Yankee Stadium, R.I.P. Today is, of course, the final game for “the Yankee Stadium,” as it used to be called, and the Sunday NY Times has a terrific 2-page spread with reminiscences of their “Stadium moments” by Paul Simon, Jill Abramson, Robert Creamer, Keith Olbermann, Michiko Kakutani, and several others. They’re quite moving. I’m a Brooklyn boy, and I was six years old when our Dodgers left town, never to return, and to say I never got over it is an understatement. I couldn’t root for them anymore, needless to say – damn you, Walter O’Malley, damn you to hell! – but at least we still had the Yankees . . . to continue to loathe and despise. It was a hard time to be a Yankee-loather – from 1957 to 1964, the Yankees of Mantle, Berra, Ford, et al. won 7 American League pennants in 8 years (though, blessedly, they only won the Series three times in that span). But in my candid moments, I have to concede: at least they were the kind of team worth hating. That was always the thing (and still is) about the Yankees; I guess there are people who “hate” the Atlanta Braves, or the Colorado Rockies, or the Houston Astros – but you can’t hate one of them like you can hate the Yankees, which is a purifying, soul-affirming, life-enhancing kind of hate.I had the chance to see the Yankees at the Stadium twice this year. (both losses, but whatever.) The second time was with two of my best friends--one Cards and one Cubs fan--and even they got a little misty when they showed the video of Yankee Stadium highlights.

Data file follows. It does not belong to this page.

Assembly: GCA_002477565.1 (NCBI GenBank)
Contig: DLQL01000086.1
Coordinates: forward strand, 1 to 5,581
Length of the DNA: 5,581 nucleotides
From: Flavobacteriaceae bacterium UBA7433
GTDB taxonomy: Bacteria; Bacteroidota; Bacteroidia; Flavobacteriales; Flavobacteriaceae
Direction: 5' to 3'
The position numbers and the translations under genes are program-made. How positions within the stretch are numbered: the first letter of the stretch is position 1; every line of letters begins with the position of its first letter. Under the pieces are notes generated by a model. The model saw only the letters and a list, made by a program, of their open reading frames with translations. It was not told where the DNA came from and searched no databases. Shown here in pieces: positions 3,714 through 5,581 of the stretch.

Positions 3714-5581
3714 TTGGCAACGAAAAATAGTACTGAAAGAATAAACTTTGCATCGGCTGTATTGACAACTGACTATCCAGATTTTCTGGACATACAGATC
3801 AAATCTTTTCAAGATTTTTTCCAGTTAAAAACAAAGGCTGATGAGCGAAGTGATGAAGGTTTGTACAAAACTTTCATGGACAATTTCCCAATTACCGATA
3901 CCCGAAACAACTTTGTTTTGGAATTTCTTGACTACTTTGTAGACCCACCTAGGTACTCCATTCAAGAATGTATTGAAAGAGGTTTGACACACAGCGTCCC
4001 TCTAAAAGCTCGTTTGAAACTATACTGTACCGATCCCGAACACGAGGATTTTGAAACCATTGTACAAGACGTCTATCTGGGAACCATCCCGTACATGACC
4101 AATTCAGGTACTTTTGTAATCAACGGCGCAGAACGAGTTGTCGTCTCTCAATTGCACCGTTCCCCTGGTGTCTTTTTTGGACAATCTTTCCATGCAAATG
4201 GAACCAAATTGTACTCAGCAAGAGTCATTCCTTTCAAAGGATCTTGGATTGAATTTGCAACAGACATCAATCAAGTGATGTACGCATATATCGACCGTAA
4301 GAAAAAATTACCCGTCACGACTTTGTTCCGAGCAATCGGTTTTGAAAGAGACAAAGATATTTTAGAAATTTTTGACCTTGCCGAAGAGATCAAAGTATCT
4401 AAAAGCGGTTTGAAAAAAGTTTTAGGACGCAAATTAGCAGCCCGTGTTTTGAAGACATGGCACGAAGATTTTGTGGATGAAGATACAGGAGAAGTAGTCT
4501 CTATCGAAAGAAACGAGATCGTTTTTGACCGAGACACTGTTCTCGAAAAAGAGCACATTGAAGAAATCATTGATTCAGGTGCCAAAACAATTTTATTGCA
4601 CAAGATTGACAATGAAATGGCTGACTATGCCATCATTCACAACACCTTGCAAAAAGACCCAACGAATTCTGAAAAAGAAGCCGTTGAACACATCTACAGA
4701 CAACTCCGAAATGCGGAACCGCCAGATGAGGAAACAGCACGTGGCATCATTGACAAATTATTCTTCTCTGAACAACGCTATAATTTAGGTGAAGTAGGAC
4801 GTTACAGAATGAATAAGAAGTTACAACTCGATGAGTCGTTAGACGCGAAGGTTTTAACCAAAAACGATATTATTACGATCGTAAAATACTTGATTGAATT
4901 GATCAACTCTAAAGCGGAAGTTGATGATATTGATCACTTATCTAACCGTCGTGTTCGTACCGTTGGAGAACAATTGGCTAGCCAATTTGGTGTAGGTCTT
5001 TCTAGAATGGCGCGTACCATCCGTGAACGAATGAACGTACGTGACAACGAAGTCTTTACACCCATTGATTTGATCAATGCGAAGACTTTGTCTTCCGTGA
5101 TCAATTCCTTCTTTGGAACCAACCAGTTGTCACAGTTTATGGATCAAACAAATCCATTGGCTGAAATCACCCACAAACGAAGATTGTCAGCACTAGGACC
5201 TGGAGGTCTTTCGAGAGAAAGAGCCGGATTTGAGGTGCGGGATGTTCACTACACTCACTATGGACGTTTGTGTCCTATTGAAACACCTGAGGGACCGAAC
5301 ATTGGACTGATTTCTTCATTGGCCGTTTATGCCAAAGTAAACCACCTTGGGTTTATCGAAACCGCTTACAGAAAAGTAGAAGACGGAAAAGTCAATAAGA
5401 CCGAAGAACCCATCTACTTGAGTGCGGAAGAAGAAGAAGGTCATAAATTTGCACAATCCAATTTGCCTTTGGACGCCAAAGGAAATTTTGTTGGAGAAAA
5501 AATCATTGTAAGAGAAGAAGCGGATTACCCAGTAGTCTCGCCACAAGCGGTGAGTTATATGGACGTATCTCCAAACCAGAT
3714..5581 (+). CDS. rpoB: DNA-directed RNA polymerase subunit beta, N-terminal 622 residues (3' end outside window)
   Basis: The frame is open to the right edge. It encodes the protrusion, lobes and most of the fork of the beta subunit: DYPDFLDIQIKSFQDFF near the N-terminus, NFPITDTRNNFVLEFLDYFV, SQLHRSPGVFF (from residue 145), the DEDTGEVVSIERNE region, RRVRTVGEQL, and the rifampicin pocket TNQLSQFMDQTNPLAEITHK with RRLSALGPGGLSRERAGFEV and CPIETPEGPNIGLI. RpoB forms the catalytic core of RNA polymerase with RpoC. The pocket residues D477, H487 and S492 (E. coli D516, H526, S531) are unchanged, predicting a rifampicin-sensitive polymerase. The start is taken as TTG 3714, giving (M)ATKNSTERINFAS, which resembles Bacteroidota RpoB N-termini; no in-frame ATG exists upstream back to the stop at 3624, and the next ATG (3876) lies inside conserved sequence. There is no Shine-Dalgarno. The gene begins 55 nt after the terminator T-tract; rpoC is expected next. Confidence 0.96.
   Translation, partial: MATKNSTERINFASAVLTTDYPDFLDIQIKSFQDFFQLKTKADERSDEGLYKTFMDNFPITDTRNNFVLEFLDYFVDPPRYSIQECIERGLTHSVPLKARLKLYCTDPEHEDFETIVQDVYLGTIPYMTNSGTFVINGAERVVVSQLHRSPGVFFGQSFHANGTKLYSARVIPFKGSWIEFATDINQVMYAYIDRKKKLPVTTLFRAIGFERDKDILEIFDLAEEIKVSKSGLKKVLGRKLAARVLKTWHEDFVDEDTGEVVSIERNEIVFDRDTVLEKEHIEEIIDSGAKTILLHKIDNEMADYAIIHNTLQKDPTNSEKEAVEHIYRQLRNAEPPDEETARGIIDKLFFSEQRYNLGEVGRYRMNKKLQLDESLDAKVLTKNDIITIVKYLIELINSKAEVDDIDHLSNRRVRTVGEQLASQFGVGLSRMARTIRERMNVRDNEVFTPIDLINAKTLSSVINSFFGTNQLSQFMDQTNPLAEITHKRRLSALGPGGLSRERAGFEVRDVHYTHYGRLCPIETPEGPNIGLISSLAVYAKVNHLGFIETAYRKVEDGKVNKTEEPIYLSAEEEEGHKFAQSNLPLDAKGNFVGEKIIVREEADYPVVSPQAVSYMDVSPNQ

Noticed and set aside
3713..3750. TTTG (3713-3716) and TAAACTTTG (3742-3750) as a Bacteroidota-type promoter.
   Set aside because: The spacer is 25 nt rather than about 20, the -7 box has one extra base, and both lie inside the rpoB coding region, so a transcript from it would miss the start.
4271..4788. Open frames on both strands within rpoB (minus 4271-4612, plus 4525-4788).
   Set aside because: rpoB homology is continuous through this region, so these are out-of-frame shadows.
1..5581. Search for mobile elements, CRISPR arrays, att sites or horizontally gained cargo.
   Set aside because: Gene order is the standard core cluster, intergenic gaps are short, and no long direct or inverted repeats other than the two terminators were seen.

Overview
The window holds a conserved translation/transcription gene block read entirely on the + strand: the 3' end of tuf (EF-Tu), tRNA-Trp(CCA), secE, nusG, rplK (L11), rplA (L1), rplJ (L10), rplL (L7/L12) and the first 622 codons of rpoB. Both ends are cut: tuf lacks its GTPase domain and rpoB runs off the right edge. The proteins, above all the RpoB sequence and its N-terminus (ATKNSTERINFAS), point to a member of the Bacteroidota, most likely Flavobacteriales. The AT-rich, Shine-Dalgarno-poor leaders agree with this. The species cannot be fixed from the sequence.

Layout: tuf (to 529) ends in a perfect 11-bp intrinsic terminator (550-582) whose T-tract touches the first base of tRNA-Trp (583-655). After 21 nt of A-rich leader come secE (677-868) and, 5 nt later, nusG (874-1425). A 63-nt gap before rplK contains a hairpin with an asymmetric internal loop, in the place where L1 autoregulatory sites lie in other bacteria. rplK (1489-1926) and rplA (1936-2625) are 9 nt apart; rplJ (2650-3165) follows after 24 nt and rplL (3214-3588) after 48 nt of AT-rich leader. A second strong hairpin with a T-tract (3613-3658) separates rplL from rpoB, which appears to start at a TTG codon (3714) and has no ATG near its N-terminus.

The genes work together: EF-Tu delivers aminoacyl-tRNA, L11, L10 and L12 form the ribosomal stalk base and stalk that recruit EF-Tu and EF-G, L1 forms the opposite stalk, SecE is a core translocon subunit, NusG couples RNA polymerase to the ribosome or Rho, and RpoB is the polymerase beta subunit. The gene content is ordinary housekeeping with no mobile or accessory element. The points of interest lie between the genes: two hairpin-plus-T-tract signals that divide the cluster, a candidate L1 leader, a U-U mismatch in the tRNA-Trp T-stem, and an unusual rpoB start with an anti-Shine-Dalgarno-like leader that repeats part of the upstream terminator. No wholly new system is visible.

Love 'em. Hate 'em. You have to respect them.
There's always next year. LET'S GO YAN-KEES!
Yankee Stadium 1923-2008, R.I.P.
Friday, September 12, 2008
I wish I had time to comment on this...
The arrival of the famous Alvin Ailey dance troupe in Jerusalem has resulted in a growing controversy over the treatment of a black dancer with a Muslim name. Abdur-Rahim Jackson was told twice to dance before security personnel before he was eventually released. When he successfully danced for his freedom, one security agent reportedly suggested that he might want to change his name.
He told security that he was a professional dancer –which led to demands that he prove it. When he was asked to dance, Jackson seemed to take it with remarkable understanding:
“I stood up. I asked what type of dance?” He said, “Just do anything.’ I just moved around.” That would not be have been my answer and I probably would still be sitting in the holding cell.
A little while later another officer told him to dance again. It appears that terrorists cannot dance.
I suppose that he should consider himself lucky that he did not claim to be a taxidermist or proctologist.
Tuesday, September 9, 2008
It seems odd to me that the people who live by the motto "to protect and serve" use tactics more useful to "seek and destroy."